Health Secretary Matt Hancock has admitted there are “challenges” with the coronavirus testing system following a “sharp rise” in demand.
Speaking in the House of Commons on Tuesday, Mr Hancock said the government was “working hard” to fix issues with COVID-19 testing availability but admitted it could take a “matter of weeks”.
He revealed tests were now having to be prioritised and also hinted at a possible future further rationing of tests.
“The whole House knows there are operational challenges and we’re working hard to fix them,” the health secretary said.
“We’ve seen a sharp rise in people coming forward for a test, including those who are not eligible.”
The government has come under growing pressure from NHS hospital trusts, public health officials and MPs over a lack of availability of coronavirus tests in some areas.
Mr Hancock said he would not rule out a further prioritisation of testing in order to ensure hospitals and care homes can get the tests they need.
Currently anyone who displays coronavirus symptoms can get an NHS test, as well as those who have been asked to get a test by a hospital or local council.
“Throughout this pandemic we have prioritised testing according to need,” the health secretary told MPs.
“Over the summer, when demand was low, we were able to meet all requirements for testing whether priorities or not.
“But, as demand has risen, so we’re having to prioritise once again. I do not shirk from decisions about prioritisation.
“They’re not always comfortable, but they’re important. The top priority is, and always has been, acute clinical care.
“The next priority is social care, where we’re now sending over 100,000 tests a day because we have all seen the risks this virus poses in care homes.
“We’ll set out in full an updated prioritisation and I do not rule out further steps to make sure our tests are used according to those priorities.
“It is a choice that we must make.”
A number of MPs have complained their constituents are facing difficulties securing a coronavirus test – with some being told to travel to distant parts of the UK to get a test.
But Mr Hancock insisted the average distance travelled to a test site is now 5.8 miles.
Labour’s shadow health secretary Jonathan Ashworth asked why Mr Hancock did not use the summer to “significantly expand” laboratory capacity for testing, ahead of the return of pupils to schools and people to workplaces.
“When schools reopen and people return to workplaces and social distancing becomes harder infections rise,” he told Mr Hancock.
“So extra demand on the system was inevitable.”
Mr Hancock replied: “I don’t deny that it is an enormous challenge and when you have a free service it’s inevitable that demand rises.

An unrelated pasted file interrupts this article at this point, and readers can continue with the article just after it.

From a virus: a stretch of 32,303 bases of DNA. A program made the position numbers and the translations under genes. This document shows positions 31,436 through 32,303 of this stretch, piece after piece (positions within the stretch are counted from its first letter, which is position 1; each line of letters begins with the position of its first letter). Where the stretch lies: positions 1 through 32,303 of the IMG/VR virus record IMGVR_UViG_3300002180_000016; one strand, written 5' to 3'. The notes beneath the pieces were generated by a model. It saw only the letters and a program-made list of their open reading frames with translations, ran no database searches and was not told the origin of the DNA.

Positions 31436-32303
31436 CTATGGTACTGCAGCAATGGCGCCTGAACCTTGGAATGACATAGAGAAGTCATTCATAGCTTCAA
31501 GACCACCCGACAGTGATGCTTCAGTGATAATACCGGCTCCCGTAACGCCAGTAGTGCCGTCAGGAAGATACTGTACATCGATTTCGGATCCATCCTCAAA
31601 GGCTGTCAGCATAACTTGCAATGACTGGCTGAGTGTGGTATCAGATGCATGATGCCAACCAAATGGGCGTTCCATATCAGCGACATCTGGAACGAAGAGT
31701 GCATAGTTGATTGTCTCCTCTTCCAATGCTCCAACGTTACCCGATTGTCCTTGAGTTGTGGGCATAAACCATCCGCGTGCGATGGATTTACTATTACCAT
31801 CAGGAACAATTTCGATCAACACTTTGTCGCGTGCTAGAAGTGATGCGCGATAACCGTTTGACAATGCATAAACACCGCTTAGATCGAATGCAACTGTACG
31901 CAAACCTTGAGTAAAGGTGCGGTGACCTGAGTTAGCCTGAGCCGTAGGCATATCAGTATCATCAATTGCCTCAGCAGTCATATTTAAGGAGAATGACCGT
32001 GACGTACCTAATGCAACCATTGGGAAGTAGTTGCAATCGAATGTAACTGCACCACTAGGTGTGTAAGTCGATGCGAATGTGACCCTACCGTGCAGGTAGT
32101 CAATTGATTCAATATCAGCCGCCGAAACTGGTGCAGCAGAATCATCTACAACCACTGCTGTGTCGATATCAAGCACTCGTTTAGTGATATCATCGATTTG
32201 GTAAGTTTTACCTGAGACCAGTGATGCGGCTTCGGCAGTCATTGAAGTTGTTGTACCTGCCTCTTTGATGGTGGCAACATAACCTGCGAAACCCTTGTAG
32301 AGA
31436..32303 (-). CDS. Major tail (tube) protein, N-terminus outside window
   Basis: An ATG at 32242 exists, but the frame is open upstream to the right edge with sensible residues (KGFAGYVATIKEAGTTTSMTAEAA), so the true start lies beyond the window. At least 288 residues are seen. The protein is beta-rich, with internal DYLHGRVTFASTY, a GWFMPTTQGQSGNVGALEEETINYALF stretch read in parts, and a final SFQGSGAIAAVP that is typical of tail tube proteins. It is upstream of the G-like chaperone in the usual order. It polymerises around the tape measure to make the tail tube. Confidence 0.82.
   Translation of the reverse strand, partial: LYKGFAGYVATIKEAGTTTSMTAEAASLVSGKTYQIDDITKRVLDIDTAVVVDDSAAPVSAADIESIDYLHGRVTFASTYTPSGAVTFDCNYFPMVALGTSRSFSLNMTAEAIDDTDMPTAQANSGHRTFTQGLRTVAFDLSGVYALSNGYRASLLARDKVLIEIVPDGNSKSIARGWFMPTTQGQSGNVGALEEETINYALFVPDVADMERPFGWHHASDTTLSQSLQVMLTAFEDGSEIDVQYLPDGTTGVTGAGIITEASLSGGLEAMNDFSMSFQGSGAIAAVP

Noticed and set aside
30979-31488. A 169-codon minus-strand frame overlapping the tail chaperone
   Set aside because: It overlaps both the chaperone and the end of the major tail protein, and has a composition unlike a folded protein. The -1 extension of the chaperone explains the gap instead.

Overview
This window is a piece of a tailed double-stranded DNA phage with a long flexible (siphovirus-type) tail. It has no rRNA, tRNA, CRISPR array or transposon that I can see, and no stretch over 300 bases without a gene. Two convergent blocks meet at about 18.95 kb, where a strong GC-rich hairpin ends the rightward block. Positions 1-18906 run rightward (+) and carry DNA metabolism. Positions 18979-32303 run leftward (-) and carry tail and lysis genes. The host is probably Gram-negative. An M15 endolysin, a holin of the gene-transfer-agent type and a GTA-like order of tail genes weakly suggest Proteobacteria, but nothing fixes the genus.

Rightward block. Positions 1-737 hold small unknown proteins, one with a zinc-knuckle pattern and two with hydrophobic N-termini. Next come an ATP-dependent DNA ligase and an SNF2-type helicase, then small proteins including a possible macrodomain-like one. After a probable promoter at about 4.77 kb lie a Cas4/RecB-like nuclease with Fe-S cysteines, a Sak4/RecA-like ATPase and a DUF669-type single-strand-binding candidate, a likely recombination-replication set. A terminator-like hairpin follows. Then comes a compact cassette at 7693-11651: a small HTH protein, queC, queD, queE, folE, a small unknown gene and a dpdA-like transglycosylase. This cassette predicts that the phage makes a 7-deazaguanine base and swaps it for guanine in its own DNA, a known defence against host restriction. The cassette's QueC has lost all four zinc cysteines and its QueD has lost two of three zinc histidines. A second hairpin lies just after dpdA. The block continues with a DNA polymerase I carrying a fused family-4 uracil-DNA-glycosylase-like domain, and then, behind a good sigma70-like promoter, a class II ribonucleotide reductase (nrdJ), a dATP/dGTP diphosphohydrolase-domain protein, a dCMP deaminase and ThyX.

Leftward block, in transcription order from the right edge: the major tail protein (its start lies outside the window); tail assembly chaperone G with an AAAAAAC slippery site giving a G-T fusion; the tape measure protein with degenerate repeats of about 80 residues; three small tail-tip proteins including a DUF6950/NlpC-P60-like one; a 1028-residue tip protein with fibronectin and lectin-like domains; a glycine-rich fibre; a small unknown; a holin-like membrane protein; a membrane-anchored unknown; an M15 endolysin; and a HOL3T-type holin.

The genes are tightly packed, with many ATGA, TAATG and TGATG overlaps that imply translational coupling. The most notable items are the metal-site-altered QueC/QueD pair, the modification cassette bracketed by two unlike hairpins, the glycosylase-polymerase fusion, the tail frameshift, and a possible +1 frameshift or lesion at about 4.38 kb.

“The challenge is to make sure that we prioritise the tests we have as a nation to those who most need it.”
Jeremy Hunt, the Conservative chair of the House of Commons health committee and Mr Hancock’s predecessor as health secretary, described how some of his constituents in Surrey had been sent to Bristol or the Isle of Wight for tests.
Mr Hancock responded: “I think that we will be able to solve this problem in a matter of weeks.”
He added: “We are managing to deliver record capacity, but as he well knows demand is also high and the response to that is to make sure we have prioritisation so the people who most need it can get the tests that they need.”
Earlier, Scottish First Minister Nicola Sturgeon revealed she had spoken to Mr Hancock and Baroness Harding, the head of the UK’s testing programme, about the issues and to “seek assurances that Scotland will continue to get fair access to the UK-wide laboratory capacity”.
“I have a concern about the capacity constraints right now with the UK-wide system and for Scotland in recent days this has not been an issue of access to testing slots at regional testing centres or mobile testing units,” Ms Sturgeon said.
“But instead it has been one of access to sufficient ‘Lighthouse’ laboratory processing and it is this that has led to a backlog in the system and longer turnaround times for tests than we we want to be the case.
“As this is a UK-wide system we are not able to resolve this on our own and the issues are impacted by demand elsewhere in the UK.”
Downing Street revealed testing was discussed at a Cabinet meeting chaired by Prime Minister Boris Johnson on Tuesday morning.
A Number 10 spokesman said the government was “working to increase capacity”, including with a new laboratory facility in Leicestershire.
Following the cabinet meeting Jacob Rees-Mogg, the Leader of the House of Commons, hailed the testing programme as a “government success”.
“I think it’s going as well as could possible be expected considering the demand,” he said.
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